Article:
When we think of insects, the last thing that comes to mind is food. However, in Mexico insects have been part of our diet for hundreds of years. Our ancestors took it upon themselves to turn these high-protein little creatures into delicious and nutritious delicacies.
Since pre-Hispanic times, insects have been a fundamental part of the Mexican diet, because they are delicious and have a high protein content. Fray Bernadino de Sahagún, for example, documented in the Florentine Codex 96 species of edible insects at that time (XVI century). However, Mexico is currently one of the richest countries in edible insects with 549 species, accounting for almost a third of the 1,681 species of insects suitable for food worldwide!
Within Mexico, the southern, central, and southeastern states are the main producers and consumers of insects. Some examples are aphids, beetles, butterflies, flies, grasshoppers, maguey worms, jumiles, and escamoles. Its consumption, far from being considered a food of last resort, is done for its taste and tradition; people describe them as a clean, tasty, and nutritious food that is also in abundance. And those who eat them seem to be right as these are highly nutritious and healthy food sources, high in fat, protein, vitamins, fiber, and minerals, and are even better for humans than processed beef, pork, and chicken.
Today we highlight Mexican dishes made with insects so that you can challenge your knowledge of our traditional cuisine—and your tastebuds’ bravery! Do not forget to leave us a comment telling us which ones you would try and which ones you have already tried!
Chicatana Ants, Oaxaca
The chicatanas are the queens of the well-known “arriera ants” of the Mixtec region. These insects belong to the species Atta mexicana and A. Cephalotes. The chicatanas are collected during the first days of rain because that is when they reproduce. At this time of year, the queen ants emerge from their nests to be fertilized.
Those who collect these ants must get up very early. Some choose to wait for the ants to come out on their own, others destroy the nests. It is important that the anthills are covered so that the ants can regenerate, and the reproduction cycle is not broken with this harvest.
Chapulines, Oaxaca (Morelos and Puebla, too)
The name chapulín comes from the Nahuatl chapōlin which means "insect that jumps like a rubber ball" and refers to nothing else than grasshoppers. Before becoming the popular Mexican snack they are, these insects are collected, seasoned with salt, lime, and chili, and finally toasted on the comal. Although this delicacy is mainly enjoyed in Oaxaca, they are also very popular in Morelos and Puebla.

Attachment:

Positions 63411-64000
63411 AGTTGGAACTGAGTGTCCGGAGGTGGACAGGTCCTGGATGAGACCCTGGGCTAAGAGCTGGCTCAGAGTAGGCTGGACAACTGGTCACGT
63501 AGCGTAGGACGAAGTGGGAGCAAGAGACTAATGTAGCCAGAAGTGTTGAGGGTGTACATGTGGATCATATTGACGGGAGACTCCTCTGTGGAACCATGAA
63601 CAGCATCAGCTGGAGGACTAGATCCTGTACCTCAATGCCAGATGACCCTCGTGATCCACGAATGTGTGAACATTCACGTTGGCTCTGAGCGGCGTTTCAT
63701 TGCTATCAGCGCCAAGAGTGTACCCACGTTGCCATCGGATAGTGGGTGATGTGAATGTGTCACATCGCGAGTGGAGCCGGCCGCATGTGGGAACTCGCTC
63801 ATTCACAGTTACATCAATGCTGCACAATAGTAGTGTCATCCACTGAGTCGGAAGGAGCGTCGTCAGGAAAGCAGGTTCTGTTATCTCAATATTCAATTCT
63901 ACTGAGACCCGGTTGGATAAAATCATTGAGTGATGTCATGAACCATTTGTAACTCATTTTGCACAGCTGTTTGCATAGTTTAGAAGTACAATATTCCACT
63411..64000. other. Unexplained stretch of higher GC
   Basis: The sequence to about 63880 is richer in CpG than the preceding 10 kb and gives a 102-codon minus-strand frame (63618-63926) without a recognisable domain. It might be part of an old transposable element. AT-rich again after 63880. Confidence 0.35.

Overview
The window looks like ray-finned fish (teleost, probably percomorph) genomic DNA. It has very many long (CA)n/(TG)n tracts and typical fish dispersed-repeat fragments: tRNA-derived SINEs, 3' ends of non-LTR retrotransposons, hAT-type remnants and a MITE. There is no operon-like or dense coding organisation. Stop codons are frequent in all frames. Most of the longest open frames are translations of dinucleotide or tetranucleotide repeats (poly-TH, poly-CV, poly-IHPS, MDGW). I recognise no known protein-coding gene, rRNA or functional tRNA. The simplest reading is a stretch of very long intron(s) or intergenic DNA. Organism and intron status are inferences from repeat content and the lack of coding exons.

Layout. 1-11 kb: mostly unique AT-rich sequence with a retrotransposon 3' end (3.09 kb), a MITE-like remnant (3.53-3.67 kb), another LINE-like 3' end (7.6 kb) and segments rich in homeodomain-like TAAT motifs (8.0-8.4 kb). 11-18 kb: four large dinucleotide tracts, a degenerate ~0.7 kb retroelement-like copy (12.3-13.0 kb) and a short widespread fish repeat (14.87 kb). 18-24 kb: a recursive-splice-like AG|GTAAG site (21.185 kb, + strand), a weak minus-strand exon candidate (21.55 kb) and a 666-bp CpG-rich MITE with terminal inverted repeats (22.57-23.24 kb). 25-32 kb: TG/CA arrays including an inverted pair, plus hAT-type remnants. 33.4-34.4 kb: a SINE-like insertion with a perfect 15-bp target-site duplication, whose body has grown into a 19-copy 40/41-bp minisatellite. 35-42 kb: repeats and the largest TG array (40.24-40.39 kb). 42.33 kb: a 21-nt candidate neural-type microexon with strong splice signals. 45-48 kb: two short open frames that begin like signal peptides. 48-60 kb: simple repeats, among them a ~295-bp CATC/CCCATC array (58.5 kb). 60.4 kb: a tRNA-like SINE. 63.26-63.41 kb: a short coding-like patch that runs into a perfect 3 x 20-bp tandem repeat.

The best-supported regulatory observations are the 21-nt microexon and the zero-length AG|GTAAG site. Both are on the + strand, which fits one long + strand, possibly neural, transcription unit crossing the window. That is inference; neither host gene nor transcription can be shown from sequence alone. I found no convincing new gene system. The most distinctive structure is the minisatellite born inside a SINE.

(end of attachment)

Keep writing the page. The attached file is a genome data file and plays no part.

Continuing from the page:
Although also consumed in Morelos, Puebla, Oaxaca, the Estado de Mexico, and Distrito Federal, it is in the state of Guerrero where they play a very significant role in the diet of indigenous communities. In the city of Taxco and its surroundings, especially, eating jumiles is a deep-rooted practice; there is even a celebration called Día del Jumil (Jumil Day), held on November where all residents hike the Huixteco Hill to collect this field bug.
Jumiles are collected from October to January and can be eaten alive or toasted in corn tortilla tacos with hot sauce or beans; they are also fried and seasoned with lemon juice, salt, ground chili, parsley and onion, or prepared as a (very famous) jumil sauce.
Escamoles, Tlaxcala and Hidalgo
Escamoles are a typical pre-Hispanic dish whose name comes from the Nahuatl "azcatl" which means ant and molli which means "stew". This dish is widely consumed in the central region of Mexico and consists of ant eggs that are generally harvested from March to May.
One of the places where its "extraction" is most practiced, in addition to the state of Tlaxcala, is in the municipality of San Agustín Tlaxiaca, Hidalgo, where there is the Teotlacualli farm, dedicated to the cultivation of this small insect.
In tacos or as a snack, the symbol of the state of Durango is also part of the Mexican diet. With a crunchy but very similar flavor to beef, los alacranes (scorpios) are first fried and then sautéed on a griddle. Without a doubt, a scorpion taco will get a substitute for the most daring, but its peculiar flavor will be one that only the brave will be able to taste!
So, what do you think? Would you dare to eat them? Have you ever tried any of these insects? We would love to hear from you!
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Having traveled in Mexico for 40+ years and doing business there for over 30, I’ve encountered culinary insects frequently and embraced that very Mexican food. Chapulines in many dishes (including pizza topping!), jumiles in sauces or tacos in Taxco, and Escamoles in Hidalgo and DF. My fave is the Escamoles sautéed in garlic butter and served in freshly made tortillas with a Chipotle sauce. Yum!
I love the Mexican culture, people, artesanías, your store and your articles and of course the food. But as a rather picky non-Hispanic eater, I’ll have to draw the line at trying insects as food. But those that do, enjoy. JD